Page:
Buying Used: 2016-2021 Honda Civic

Leave it to a lawnmower maker to engineer the archetypal small car that works.

By Mark Toljagic Wheels.ca

Jul 19, 2023 6 min. read

Article was updated 2 months ago

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Honda’s Civic has enticed buyers with its smooth drivetrains, excellent driveability and impeccable assembly for 50 years now. When the first Civic sedan arrived on our shores in 1980, Car and Driver magazine declared it a mini-Mercedes. Subsequent generations of the Civic earned more raves as it grew larger, quicker and more refined.

That’s until the ninth-gen model appeared in 2012. It was widely panned by the press due to obvious penny-pinching, with cheap plastic trim and carpet akin to a dish scouring pad. For the first time the Civic failed to earn a recommendation from Consumer Reports. Unaccustomed to criticism, Honda scrambled to fix the deficiencies.

The all-new Civic for 2016 aimed higher, seemingly to compensate for the missteps made with the previous car. It looked bigger than the 3-centimetre-longer wheelbase and 5 cm in added width would suggest; it was virtually the size of an old Accord. The lower roofline accentuated the Civic’s swoopy lines – in both sedan and coupe form – taking on a hatchback profile that in fact finishes with a stubby trunk lid at the rear.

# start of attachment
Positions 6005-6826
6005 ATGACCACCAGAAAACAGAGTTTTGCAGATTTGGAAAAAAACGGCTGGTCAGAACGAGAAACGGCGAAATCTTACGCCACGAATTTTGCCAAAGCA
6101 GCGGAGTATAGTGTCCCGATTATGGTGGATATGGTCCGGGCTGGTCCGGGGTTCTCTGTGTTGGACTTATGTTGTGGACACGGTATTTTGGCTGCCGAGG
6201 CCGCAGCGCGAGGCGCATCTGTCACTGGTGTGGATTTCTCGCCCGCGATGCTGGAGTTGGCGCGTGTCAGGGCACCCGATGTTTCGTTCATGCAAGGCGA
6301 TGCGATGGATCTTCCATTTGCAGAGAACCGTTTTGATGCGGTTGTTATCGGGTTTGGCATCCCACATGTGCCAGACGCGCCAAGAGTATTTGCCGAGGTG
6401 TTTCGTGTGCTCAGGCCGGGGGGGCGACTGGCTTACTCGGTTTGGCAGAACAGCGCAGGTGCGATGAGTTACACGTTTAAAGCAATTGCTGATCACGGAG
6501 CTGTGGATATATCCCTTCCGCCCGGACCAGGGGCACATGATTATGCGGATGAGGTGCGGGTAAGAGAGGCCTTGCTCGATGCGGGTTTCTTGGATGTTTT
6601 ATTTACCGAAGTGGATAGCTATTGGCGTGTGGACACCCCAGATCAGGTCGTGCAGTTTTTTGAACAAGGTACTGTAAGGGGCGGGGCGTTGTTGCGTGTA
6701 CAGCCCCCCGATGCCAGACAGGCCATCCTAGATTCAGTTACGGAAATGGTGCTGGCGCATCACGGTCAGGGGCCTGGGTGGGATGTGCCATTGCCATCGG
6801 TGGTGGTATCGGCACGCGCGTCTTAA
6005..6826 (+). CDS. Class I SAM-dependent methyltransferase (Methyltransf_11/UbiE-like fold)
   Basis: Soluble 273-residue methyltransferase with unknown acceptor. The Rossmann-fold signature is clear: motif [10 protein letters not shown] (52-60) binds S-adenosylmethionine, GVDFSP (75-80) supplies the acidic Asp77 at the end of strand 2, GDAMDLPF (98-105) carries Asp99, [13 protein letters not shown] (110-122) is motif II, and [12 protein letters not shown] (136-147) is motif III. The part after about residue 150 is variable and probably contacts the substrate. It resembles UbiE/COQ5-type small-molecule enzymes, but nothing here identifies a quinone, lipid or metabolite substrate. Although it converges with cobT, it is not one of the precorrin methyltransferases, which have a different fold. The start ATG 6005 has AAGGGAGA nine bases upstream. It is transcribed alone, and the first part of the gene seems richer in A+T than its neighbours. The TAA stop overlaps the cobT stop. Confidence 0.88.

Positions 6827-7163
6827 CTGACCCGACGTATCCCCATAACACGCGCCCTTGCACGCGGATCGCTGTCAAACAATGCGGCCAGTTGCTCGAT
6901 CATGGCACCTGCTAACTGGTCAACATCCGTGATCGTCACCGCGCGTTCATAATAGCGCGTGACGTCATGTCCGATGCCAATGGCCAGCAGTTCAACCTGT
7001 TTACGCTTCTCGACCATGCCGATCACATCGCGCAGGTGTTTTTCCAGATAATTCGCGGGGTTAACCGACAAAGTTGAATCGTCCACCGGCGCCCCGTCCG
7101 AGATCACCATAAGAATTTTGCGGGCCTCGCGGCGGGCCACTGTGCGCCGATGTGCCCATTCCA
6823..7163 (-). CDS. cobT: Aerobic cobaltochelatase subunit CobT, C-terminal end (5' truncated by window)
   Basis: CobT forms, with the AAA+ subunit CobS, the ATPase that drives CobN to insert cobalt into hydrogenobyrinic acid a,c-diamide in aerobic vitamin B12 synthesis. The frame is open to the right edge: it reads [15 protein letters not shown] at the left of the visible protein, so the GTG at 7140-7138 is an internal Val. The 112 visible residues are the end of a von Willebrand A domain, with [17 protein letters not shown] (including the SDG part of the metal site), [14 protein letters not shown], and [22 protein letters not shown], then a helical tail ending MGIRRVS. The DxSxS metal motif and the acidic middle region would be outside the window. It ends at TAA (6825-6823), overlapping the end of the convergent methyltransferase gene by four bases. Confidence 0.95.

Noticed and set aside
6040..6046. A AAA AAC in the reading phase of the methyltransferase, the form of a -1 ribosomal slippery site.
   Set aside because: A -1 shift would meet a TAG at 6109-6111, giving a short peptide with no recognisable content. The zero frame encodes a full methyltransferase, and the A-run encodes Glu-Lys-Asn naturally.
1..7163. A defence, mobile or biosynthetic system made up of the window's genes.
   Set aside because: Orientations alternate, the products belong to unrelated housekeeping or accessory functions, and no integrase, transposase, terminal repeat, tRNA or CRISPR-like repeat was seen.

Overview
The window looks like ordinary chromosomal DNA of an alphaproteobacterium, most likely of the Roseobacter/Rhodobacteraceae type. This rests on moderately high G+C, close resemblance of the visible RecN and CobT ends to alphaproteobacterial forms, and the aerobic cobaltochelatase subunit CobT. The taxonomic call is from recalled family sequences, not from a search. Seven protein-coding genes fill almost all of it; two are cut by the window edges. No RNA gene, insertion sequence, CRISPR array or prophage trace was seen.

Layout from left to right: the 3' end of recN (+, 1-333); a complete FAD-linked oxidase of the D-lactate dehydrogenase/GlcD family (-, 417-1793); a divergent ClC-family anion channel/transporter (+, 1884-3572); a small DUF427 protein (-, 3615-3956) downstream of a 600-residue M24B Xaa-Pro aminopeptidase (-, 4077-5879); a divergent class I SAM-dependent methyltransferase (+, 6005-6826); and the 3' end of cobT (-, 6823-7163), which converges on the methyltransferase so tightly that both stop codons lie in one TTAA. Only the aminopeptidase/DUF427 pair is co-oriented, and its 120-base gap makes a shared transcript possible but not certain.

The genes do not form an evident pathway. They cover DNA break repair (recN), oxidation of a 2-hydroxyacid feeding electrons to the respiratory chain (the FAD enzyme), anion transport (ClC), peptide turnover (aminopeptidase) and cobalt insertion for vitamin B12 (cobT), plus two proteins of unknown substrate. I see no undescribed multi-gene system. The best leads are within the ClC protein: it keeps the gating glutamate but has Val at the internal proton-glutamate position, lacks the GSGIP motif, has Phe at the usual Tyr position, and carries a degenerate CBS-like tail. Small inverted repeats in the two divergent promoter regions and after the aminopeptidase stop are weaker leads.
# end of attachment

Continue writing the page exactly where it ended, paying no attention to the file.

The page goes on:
The Civic used higher-grade steel than in the past, making the unit body 31 kg lighter, while new sealing techniques resulted in a 58 percent reduction in cabin air leaks. It earned a five-star crash rating from NHTSA, the U.S. transportation safety agency. The suspension was redesigned with revamped MacPherson struts up front and a new multi-link rear setup mounted to a rigid subframe at the back. The floor, engine and suspension were all set lower, reducing the centre of gravity for better handling.

Open a door and a big space welcomes you inside, especially in the rear quarters, which gained 5 cm of legroom. Up front, the previous Civic’s bi-level instrument panel was replaced by a three-pod layout with an enormous tachometer displayed prominently. A tall centre console separates the driver and front passenger; while somewhat obtrusive, it provides lots of clever storage space.

If the big tach suggests the Civic is geared for drivers, there’s evidence to support it. The variable-ratio electric steering, larger diameter anti-roll bars and the brake-based understeer-mitigation program deliver a more athletic ride. And a quieter one, too, thanks to an acoustic windshield and triple-sealed doors. On the downside, the 7-inch touchscreen found in most models can frustrate with its confusing menus, too-small buttons and slow response.